From March-May 2018, The Gallery at Plymouth College of Art and Plymouth Arts Centre presented a multi-site exhibition by internationally renowned painter Rose Wylie.
As part of 'History Painting', Wylie presented a cycle of new work about the Mayflower voyage, made between 2015-2017 for this exhibition. These paintings draw on the artist's memories of first learning about the pilgrims as a young child in the 1930s, and reflect on how interpretations of history change across the ages.
Rose Wylie is best known for creating colourful, large-scale, figurative paintings that are intelligent, funny, and quietly political. These are often made from memory and draw on a wide range of cultural references from history, fashion, and Hollywood to mythology, news imagery, sports and literature. The common thread linking these fields is her interest in how images evolve and accumulate meaning, becoming familiar, iconic and part of the narrative of art, popular culture and wider history.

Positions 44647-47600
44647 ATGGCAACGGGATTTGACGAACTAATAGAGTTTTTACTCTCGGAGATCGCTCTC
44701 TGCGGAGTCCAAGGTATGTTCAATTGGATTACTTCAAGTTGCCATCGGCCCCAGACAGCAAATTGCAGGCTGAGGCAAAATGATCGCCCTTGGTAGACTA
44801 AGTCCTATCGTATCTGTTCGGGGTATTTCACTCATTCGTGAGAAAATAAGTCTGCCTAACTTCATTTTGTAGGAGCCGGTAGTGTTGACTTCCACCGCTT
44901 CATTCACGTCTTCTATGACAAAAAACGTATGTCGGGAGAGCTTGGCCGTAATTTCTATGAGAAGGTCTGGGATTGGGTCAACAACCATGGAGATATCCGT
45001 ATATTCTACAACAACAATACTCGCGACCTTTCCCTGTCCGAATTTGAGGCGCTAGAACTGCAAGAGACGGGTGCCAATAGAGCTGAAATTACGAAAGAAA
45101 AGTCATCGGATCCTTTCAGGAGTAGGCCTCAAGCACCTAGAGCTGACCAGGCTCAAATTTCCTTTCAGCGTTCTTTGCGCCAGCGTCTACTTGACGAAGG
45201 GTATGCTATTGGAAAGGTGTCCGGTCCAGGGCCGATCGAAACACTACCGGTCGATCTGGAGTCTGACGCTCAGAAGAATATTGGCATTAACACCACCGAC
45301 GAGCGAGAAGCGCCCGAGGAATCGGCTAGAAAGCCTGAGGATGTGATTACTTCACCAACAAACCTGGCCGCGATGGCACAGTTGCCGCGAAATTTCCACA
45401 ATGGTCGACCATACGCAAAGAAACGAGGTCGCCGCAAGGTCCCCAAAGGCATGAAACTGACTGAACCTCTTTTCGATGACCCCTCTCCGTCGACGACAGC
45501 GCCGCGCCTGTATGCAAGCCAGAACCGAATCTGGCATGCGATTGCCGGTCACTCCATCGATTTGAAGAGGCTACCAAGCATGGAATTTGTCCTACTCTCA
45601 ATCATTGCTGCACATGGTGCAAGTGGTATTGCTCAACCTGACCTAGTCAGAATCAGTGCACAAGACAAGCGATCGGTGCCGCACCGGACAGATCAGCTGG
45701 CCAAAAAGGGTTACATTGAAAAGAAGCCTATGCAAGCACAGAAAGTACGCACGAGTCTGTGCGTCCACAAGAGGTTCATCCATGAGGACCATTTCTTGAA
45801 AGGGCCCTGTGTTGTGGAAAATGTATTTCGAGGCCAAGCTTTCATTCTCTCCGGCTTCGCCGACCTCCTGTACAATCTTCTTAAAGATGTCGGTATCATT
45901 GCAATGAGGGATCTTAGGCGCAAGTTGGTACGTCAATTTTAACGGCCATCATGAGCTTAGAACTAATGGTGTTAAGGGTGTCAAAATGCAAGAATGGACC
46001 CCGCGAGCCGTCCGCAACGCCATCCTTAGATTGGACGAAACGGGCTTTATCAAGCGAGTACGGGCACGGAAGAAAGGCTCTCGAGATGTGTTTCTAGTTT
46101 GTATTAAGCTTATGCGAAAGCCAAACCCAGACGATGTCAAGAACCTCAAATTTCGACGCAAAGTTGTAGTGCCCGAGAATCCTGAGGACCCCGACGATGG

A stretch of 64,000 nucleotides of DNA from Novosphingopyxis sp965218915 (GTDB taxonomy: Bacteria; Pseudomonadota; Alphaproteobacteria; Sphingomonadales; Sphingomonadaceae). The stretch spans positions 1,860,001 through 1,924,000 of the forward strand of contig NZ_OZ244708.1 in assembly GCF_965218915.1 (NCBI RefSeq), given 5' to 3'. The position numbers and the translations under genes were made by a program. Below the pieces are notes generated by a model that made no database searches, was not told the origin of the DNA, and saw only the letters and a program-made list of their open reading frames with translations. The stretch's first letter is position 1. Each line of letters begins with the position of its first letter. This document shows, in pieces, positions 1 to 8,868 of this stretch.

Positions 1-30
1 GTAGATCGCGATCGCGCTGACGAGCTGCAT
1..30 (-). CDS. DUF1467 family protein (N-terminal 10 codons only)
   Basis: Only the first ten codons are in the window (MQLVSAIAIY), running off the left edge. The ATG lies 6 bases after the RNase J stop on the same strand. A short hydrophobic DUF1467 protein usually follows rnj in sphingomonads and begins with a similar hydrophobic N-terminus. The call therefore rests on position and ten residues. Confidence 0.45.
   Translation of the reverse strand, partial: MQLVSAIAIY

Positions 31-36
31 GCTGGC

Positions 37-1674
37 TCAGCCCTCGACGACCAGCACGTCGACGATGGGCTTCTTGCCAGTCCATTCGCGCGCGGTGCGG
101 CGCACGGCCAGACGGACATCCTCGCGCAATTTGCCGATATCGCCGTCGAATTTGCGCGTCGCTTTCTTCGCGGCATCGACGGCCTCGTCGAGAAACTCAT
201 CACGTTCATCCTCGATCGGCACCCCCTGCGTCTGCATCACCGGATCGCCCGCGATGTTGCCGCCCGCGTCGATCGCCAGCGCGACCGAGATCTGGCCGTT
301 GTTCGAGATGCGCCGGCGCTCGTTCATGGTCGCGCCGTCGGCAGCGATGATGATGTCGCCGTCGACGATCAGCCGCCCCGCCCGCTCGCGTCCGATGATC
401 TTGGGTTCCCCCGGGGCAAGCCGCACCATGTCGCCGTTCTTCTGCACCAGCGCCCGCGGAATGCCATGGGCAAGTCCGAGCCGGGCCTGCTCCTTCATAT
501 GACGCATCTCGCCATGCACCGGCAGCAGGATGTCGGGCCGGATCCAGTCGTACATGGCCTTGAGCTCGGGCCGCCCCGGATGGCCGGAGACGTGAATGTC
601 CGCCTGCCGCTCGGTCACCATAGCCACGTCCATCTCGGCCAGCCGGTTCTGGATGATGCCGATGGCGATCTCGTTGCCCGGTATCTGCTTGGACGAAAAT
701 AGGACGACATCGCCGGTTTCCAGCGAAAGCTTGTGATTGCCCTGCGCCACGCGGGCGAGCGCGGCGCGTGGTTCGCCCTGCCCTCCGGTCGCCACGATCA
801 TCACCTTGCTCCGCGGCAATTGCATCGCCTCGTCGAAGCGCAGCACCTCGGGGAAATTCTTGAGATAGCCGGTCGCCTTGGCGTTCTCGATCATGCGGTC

The works selected for Plymouth (her first exhibition within the South West) focused on Rose’s interests in film, fashion and history and responded to the context of the two galleries, their architecture, location and programmes.
Plymouth Arts Centre presented Wylie’s new Mayflower paintings alongside themes the artist has painted for many years that resonate with Plymouth’s history, including the Tudor period, the Blitz, and as a seaside resort. There was also a selection of Rose’s ‘film notes’ paintings in reference to Plymouth Arts Centre’s 70-year history as a gallery/cinema. Ben Rivers’ film What Means Something (2015), shown as part of the exhibition, reflected on his friendship with Rose, her work, and artistic processes they have in common.
At The Gallery at Plymouth College of Art, focus was given to the depiction of the female form, with a series of paintings (from 2002 to 2016) presenting pin-up girls, fashion models, sports players and a number of portraits and self-portraits.